Wednesday, 11 October 2017

Heart Burial


I happened across this fragment of something I didn't recognise recently and was intrigued to read that it is part of a late medieval heart burial. In times of warfare or trauma related death I can understand that partial burial may occur if you do not have a complete cadaver, but a heart burial is apparently something quite different.

Scurrying off to see what the internet had to say on the matter I now know that this was quite the fashion, particularly in the times of the Crusades. Knights often died abroad and it would have been very difficult to transport a whole corpse home. Instead the heart was embalmed in spices and returned to the loved ones in a lead or ivory box for interring here. One of the most famous is that of Richard I in 1199 whose heart in buried in Rouen Cathedral. It was examined in 2012 and found to have been preserved in frankincense [traces of other materials remained too]. For those who might like to see this for themselves  St Michael's church in Exning, Norfolk has a rare double heart example.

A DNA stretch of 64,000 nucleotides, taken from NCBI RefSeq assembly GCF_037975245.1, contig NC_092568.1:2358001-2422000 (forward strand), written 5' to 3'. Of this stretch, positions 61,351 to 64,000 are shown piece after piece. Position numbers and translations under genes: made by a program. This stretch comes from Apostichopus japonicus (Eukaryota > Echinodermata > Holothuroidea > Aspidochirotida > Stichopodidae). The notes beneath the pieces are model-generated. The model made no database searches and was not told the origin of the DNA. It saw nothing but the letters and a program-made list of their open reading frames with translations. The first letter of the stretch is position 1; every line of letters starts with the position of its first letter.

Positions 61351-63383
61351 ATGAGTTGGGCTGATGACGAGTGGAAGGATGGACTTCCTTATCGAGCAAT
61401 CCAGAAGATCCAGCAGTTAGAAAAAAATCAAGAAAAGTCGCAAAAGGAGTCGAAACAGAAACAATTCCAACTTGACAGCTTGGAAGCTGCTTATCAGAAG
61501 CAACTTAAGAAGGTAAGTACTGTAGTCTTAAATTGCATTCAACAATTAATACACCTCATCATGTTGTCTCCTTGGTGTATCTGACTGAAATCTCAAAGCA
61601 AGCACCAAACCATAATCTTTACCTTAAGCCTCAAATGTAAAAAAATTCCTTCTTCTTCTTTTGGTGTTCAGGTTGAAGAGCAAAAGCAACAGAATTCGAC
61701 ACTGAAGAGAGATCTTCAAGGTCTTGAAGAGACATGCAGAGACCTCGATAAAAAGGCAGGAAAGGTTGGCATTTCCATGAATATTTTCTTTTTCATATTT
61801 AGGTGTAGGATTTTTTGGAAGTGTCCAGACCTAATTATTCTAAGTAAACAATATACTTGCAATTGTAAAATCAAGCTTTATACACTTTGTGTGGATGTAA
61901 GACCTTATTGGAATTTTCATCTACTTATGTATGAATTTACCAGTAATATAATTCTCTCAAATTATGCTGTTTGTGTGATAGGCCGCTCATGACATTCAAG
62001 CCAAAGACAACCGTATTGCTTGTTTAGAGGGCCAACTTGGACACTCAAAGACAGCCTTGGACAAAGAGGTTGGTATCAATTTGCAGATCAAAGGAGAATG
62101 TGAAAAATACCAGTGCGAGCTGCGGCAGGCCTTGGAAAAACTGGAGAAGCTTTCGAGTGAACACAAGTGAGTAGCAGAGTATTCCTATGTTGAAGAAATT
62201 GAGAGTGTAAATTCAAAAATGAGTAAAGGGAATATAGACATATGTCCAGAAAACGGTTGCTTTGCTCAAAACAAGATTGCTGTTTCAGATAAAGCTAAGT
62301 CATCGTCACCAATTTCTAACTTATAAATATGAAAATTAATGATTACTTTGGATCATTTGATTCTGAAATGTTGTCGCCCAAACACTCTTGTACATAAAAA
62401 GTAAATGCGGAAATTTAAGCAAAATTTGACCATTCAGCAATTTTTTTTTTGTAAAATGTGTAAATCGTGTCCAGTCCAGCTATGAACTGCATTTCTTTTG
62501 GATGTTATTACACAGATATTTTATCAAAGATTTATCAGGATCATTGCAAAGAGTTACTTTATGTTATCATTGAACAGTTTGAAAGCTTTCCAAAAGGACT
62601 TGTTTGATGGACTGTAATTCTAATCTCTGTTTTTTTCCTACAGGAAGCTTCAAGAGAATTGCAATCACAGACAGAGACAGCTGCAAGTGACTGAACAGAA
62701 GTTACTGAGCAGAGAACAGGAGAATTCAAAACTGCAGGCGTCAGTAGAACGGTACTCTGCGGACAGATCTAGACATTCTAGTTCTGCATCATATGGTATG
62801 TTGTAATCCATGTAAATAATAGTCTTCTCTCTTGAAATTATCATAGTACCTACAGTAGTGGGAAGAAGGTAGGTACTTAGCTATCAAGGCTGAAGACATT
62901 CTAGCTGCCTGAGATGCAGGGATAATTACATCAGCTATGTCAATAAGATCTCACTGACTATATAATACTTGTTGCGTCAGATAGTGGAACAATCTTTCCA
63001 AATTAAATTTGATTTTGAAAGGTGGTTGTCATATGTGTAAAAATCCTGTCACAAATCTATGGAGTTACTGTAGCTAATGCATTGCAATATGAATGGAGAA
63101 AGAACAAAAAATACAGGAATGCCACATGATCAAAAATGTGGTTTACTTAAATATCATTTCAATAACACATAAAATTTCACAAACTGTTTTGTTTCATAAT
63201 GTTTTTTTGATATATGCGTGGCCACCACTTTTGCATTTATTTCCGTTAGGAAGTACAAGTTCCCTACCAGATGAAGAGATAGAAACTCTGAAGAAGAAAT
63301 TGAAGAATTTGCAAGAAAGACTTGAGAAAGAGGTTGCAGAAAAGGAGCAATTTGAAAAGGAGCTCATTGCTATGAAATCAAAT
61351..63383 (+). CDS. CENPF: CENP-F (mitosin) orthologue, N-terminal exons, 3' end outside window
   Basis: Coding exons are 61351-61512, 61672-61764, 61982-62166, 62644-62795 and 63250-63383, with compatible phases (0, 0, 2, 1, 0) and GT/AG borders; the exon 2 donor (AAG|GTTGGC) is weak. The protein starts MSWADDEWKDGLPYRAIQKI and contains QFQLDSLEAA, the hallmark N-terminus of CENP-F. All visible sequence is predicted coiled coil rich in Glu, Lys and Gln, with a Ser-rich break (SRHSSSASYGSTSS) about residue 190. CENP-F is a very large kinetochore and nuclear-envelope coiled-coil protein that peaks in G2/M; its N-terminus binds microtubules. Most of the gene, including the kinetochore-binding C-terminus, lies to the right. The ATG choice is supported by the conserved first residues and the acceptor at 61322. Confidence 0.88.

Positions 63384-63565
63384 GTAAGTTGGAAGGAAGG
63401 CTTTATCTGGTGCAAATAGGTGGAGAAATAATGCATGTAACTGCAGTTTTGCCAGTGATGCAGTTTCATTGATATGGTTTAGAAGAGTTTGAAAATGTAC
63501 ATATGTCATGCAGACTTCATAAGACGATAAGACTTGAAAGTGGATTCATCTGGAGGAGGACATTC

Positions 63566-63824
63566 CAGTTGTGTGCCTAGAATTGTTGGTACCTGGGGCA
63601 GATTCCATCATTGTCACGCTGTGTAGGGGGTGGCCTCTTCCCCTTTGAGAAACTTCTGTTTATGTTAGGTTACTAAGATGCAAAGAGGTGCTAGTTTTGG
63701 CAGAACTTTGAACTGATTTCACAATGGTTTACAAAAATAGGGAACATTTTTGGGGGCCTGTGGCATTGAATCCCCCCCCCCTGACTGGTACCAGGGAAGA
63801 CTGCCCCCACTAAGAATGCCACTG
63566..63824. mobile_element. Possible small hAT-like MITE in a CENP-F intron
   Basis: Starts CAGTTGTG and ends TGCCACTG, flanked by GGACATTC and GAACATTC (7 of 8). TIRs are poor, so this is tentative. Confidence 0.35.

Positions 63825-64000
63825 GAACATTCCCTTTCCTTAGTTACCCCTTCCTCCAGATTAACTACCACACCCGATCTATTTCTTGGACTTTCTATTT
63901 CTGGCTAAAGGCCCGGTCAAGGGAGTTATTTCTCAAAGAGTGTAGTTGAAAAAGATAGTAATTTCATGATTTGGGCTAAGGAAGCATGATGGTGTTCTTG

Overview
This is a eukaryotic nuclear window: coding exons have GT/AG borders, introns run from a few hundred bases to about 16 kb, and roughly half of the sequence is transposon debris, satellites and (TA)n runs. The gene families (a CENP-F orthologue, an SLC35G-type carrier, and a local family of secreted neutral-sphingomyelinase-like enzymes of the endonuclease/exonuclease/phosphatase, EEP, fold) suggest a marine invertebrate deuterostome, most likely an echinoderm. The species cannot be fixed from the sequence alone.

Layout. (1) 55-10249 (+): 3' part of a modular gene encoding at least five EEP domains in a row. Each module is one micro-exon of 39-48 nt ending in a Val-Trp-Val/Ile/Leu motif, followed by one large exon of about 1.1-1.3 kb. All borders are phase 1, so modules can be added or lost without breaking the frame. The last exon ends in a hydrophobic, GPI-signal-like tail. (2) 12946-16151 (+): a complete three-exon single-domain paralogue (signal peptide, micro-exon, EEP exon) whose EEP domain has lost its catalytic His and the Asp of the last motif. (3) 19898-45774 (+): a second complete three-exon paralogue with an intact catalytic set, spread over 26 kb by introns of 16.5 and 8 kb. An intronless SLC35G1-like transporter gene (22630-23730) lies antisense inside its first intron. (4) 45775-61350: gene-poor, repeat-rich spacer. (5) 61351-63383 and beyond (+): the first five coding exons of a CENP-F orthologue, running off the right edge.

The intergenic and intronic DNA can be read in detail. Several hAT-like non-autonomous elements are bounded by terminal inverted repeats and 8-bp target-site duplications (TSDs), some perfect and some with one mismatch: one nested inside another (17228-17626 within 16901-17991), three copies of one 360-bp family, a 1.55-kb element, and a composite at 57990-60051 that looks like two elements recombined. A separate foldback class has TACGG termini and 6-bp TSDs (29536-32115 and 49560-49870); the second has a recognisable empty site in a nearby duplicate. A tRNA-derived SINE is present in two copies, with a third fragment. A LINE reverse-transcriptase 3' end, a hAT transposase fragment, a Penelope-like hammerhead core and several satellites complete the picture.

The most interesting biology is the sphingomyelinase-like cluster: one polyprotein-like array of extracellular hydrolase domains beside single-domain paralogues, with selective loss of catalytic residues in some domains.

Arilx

5 comments:

  1. Goodness me, that's interesting. Love that box. x

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  2. Hmmm. Interezting amd very freaky to me to think of hearts being seperated from body.

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    Replies
    1. It does seem rather strange when seen from our modern day perspective doesn't it!
      Arilx

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